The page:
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Women and the LawThe newsletter of the ISBA’s Standing Committee on Women and the Law

June 2008, vol. 13, no. 4

Protect yourself, protect your family with auto insurance coverage

Practically speaking, it is hard to find the time to stop and think about your automobile insurance coverage limits and how such limits can affect your life in the future. In practicing as a plaintiff’s personal injury attorney over the years I have listened to many tragedies involving automobile, trucking and busing collisions. Some of the hardest stories to hear in my field involve catastrophic injuries with little or no insurance coverage to help cover the burden of medical expenses and other expenses associated with such serious injuries. Either the culpable driver who hit my client is uninsured or under-insured. More often than not, I am forced to explain to my clients only how they can protect themselves and their families in the future because they do not have any or enough protection for the current tragic occurrence we are discussing. When I begin to discuss protecting themselves and their families, I immediately start discussing automobile insurance limits and how to properly select such limits to get the most coverage possible to prepare and be ready for the “what ifs” we could all encounter in this regard.

It is important to know that Illinois sets a minimum requirement for insurance policy limits for motor vehicles driven in Illinois as follows: $20,000 insurance policy for any one person in a motor vehicle accident for bodily injury or death; $40,000 is required for the bodily injury or death of two people in a motor vehicle accident; and $15,000 for property damage or injury to another person’s property. 625 ILCS 5/7-203 (2006).

There is also the Uninsured and Hit and Run Motor Vehicle Coverage (215 ILCS 5/143a) and Additional Uninsured Motor Vehicle Coverage sections (215 ILCS 5/143a-2), which mandate uninsured motorist coverage in most situations where a policy of vehicle insurance is issued. The purpose behind this mandated uninsured motorist provision is that the driver who bothered to purchase insurance coverage and follow the law will be placed in the same position he or she would have been in had the uninsured driver had minimum coverage. This coverage is typically referred to as UM coverage and solely covers an Illinois driver who is struck by an uninsured driver.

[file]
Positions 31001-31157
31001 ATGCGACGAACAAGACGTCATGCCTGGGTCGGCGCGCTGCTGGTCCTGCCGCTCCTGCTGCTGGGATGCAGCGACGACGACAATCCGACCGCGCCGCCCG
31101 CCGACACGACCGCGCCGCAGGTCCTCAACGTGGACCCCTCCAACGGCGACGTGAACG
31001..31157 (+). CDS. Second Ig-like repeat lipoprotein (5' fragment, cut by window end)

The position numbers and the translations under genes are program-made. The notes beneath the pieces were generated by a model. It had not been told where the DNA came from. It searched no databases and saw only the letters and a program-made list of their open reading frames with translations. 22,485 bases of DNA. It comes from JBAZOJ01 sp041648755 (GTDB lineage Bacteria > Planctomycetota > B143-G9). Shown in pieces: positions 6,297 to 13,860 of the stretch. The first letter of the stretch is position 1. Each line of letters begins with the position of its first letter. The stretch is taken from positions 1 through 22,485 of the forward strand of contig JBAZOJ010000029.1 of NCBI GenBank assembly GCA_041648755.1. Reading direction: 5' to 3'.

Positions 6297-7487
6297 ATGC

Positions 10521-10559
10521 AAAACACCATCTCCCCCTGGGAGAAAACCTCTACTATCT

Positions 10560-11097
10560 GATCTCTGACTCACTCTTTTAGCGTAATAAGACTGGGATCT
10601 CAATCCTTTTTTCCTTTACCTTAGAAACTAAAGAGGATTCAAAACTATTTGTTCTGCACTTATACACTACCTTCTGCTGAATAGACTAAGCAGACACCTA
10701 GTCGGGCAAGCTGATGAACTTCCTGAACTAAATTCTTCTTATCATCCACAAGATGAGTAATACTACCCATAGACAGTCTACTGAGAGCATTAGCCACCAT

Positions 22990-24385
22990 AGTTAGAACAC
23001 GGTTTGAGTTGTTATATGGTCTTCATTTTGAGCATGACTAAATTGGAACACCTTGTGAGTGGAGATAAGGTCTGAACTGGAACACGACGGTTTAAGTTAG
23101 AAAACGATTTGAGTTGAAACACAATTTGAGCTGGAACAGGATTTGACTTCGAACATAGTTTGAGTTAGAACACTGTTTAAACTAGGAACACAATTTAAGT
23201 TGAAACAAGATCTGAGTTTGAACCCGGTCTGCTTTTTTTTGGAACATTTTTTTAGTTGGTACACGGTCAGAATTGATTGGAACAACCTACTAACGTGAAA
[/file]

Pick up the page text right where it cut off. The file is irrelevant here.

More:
However, there also exists underinsured motorist coverage, typically referred to as UIM coverage. This coverage is a protection to ensure that if a culpable driver who strikes you carries lesser limits than you, you get the difference between the two policy limits, i.e., if you carry $100,000 in UIM coverage and the other driver carries $20,000 , upon tender by the liable driver’s carrier of the $20,000, you can seek an additional $80,000 from your own carrier, if the damages so warrant such an award. Obviously, any monies you recover from the culpable driver acts as a set off against any monies you can receive from your own carrier to prevent a “double recovery” situation. However, if your uninsured/underinsured (UM/UIM) coverage has the same policy limits as the culpable driver who struck you, you are provided no additional coverage for your injuries. Since most Illinois drivers likely carry $20,000 - $100,000 in liability/bodily injury coverage, it is important that you carry an amount in excess of that to ensure you are provided that additional coverage you or your family may need.

While I am not an insurance agent and do not profess to be, it is worth it to consider purchasing an umbrella policy well in excess of typical carried liability limits to be sure you are covered. Many umbrella policies can be tied to your homeowner’s or renter’s insurance policy as well, “to kill two birds with one stone,” so to speak. In that situation, the umbrella policy is applicable to a homeowner’s claims or automobile claims. The cost for umbrella coverage is minimal in comparison to the benefit it can provide. Umbrella policies can be written for $1 million and greater. With such an umbrella policy in place, you need not be concerned with the coverage of the culpable driver who collided with you but in under- or uninsured. If for some reason an umbrella policy is not an option, increase your UM/UIM limits as high as your insurance carrier will offer.

It should be noted that liability must be proven to seek insurance coverage pay-outs, but even if you are liable in a collision, your umbrella or UIM coverage may be utilized to cover the passengers in your vehicle. Also, in the unfortunate event that you were to cause an accident which resulted in serious injury, your umbrella coverage would cover the person you injured.

Do not face these issues for the first time when tragedy strikes and wish you had addressed your automobile insurance policy limits sooner. Plan ahead and put yourself and your loved ones in a position of safety and protection. Hopefully, you will never need such extensive coverage, but in the event of the tragic “what if,” you will not need to ponder the “shoulda, woulda, couda” in relation to your auto insurance coverage.

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* Stephanie K. Nathanson is a Partner at the law firm of Fiedler and Nathanson at 30 W. Monroe Street, Suite 800, Chicago, IL 60603, Phone: 312-263-9090 Fax: 312-277-9099, www.fandnlaw.com.


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